Worm Breeder's Gazette 2(2): 27

These abstracts should not be cited in bibliographies. Material contained herein should be treated as personal communication and should be cited as such only with the consent of the author.

Structural Studies of Nematode Body-wall Muscles

J.M. Mackenzie Jr., H.F. Epstein

We have pursued detailed studies of the structure of N2 body-wall 
muscle as a necessary condition for deciphering the abnormalities of 
various sarcomere-defective mutants, particularly many which have more 
subtle defects than unc-54 mutants, and also to understand structural 
changes in body-wall muscle cells during development.  
Using polarized light microscopy, we find that the body wall muscle 
cells in relaxed, anesthetized N2 animals are arranged right to left 
+/-11.9  to the anterior-posterior axis.  The sarcomeres within these 
cells are arranged +/- 5.9  to the same axis.  Under these conditions, 
the sarcomere width normal to the cell is 1.67  and the similarly 
measured A band width is 1.0 .  By both polarized light and electron 
microscopy we find that the orientation of the thick filaments is 
parallel to the N2 anterior-posterior axis.  Thus, from these 
observations, the length of the thick filaments is calculated to be 9.
7 , assuming that all the thick filaments are held in register.  It 
would be difficult to accurately measure the length of such very long 
filaments by electron microscopy of thin sectioned material.  In 
roller mutants such as the dominant SU1006 where the cell orientation 
is significantly different from N2 and variable, all the internal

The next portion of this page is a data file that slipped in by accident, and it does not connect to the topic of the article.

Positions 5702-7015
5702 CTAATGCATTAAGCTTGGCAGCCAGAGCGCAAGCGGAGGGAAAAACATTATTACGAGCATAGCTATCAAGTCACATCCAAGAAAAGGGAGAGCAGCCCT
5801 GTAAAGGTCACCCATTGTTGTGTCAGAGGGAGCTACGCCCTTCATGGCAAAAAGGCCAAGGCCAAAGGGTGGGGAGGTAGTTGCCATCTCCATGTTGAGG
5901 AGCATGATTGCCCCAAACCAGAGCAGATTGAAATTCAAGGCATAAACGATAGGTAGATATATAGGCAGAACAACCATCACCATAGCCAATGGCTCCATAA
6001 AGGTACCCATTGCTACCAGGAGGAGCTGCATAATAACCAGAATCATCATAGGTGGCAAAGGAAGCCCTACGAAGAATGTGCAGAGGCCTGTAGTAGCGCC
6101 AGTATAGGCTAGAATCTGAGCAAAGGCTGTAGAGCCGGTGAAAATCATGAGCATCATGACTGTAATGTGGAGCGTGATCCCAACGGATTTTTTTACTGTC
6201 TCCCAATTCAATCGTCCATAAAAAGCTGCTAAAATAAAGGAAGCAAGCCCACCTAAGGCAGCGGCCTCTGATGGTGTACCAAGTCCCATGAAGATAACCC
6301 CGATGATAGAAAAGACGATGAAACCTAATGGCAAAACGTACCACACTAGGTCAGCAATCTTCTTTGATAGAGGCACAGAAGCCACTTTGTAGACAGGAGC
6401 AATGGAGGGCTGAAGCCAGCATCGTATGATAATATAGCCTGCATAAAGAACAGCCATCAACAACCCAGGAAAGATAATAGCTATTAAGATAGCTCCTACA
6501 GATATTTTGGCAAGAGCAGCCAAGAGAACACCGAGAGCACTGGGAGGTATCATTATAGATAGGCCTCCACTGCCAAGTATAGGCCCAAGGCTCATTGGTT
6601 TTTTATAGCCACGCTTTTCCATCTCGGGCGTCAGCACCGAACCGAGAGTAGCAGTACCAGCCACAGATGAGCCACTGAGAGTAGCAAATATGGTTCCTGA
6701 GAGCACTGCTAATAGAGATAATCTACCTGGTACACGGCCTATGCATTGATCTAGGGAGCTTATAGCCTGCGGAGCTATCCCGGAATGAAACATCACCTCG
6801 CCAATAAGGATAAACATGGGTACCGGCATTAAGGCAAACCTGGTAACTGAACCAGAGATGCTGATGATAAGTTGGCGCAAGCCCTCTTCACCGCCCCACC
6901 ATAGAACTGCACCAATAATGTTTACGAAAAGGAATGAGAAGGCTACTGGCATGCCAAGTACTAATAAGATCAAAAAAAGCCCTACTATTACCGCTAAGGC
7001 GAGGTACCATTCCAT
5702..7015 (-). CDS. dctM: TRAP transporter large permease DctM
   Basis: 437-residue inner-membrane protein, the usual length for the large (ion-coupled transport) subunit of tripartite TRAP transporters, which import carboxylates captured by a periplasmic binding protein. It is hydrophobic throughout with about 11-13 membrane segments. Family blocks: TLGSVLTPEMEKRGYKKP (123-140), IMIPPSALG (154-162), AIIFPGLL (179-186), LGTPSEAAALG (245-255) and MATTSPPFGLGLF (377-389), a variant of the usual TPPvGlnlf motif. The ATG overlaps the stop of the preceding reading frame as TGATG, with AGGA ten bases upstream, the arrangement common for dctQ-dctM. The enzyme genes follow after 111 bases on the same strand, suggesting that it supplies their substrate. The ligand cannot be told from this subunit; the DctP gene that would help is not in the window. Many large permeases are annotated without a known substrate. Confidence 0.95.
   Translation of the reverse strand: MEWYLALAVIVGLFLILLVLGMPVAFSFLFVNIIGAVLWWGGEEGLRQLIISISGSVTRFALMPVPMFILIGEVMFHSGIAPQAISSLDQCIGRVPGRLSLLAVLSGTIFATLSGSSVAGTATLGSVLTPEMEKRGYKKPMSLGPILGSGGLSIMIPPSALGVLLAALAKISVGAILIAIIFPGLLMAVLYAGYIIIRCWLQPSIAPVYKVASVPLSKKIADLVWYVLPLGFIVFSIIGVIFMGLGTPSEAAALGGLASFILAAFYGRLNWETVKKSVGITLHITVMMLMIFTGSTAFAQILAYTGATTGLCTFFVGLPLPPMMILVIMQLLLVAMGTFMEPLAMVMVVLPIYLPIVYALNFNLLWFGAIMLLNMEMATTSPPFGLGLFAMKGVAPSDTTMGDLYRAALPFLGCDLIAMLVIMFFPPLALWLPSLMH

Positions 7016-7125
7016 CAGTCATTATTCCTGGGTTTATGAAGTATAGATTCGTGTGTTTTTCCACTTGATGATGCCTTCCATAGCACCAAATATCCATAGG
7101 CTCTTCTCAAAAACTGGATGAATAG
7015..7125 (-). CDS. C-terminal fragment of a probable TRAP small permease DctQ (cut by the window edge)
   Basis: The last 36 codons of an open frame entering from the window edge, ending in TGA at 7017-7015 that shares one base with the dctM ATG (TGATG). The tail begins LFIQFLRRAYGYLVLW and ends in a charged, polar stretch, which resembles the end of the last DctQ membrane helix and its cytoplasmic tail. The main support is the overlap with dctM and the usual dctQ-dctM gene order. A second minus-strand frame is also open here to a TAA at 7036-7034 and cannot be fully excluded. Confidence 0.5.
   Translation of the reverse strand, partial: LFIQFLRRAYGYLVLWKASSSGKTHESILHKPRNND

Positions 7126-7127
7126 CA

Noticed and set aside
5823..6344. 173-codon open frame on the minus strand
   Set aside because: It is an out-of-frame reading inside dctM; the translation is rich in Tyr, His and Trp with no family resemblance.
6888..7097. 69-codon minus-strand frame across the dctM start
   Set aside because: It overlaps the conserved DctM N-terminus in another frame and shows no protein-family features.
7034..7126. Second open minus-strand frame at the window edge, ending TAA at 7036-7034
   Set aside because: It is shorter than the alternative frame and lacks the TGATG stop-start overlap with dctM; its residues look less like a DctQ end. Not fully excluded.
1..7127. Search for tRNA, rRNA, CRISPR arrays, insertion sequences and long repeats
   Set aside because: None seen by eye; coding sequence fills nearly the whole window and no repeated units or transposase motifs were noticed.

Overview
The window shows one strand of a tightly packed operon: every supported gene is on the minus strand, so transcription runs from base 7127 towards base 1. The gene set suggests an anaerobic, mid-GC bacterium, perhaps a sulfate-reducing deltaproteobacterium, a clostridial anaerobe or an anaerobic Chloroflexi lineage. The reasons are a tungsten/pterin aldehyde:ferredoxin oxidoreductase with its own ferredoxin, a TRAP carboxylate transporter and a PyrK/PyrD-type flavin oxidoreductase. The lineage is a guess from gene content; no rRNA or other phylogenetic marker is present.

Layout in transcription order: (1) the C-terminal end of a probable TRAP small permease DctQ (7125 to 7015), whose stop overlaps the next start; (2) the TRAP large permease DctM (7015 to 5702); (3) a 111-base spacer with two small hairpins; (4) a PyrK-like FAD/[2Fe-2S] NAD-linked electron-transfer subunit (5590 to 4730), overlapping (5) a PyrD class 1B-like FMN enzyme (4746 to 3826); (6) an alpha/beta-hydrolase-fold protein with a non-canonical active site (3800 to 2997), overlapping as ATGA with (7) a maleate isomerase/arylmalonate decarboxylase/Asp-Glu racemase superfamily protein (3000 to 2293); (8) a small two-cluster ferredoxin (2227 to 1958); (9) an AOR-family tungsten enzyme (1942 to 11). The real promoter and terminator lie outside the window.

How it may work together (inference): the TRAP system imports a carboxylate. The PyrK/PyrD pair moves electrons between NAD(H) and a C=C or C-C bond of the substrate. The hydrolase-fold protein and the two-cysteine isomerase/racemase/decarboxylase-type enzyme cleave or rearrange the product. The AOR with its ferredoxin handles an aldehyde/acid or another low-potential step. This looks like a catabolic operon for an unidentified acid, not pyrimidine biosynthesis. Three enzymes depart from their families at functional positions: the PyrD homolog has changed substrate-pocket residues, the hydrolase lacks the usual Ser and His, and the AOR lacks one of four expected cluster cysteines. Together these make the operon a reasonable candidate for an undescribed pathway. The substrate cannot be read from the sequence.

relationships and dimensions are preserved.  Similarly in dumpy 
mutants such as E61, although cell lengths are shortened, all other 
features such as orientation and internal dimensions are similar to N2.

Electron microscopy of fixed, dehydrated, embedded and stained 
transverse thin sections of N2 body-wall muscles previously obtained 
have been ambiguous as to whether or not the thick filaments are 
arranged in any regular lattice.  On the basis of new sections and 
freeze-etching work, we suggest that indeed there is an hexagonal 
packing of the thick filaments in the A-bands but that this packing 
may become easily disordered due to contraction or to preparation.  
We have been able to identify a new set of structures closely 
associated with the dense bodies to which the thin filaments attach.  
These are similar to the intermediate or 100 angstrom filaments 
observed in other muscles and non-muscle cells, and they may represent 
a kind of cytoskeleton.  Observation of negatively stained, isolated 
and crosslinked dense bodies confirms these associations.  Bridges 
between isolated thick and thin filaments can also be observed by 
these techniques.
Examples of the application of these methods to more subtle 
sarcomere-defective mutants such as R73, a partial revertant of E569 (
unc-54), and E286, a temperature-sensitive mutant (unc-45).In 
connection with biochemical work in the laboratory concerning the two 
body-wall myosins and changes in their relative concentrations during 
development, studies of sarcomere structure during development and of 
immunochemical localization of myosin have been initiated.  The 
dimensions of A-bands and sarcomeres remain in variant from 24 hours 
to 60 hours after hatching.  However, the number of sarcomeres per 
cell changes from about two to eight during this development.
Specific antibody to myosin using a perioxidase method shows strong 
staining only in the sarcomeres of the body-wall and in the pharynx.  
Studies are in progress on the localization of unc-54 affected myosin. 
This method may be useful in determining the molecular composition of 
abnormal structures in various mutants.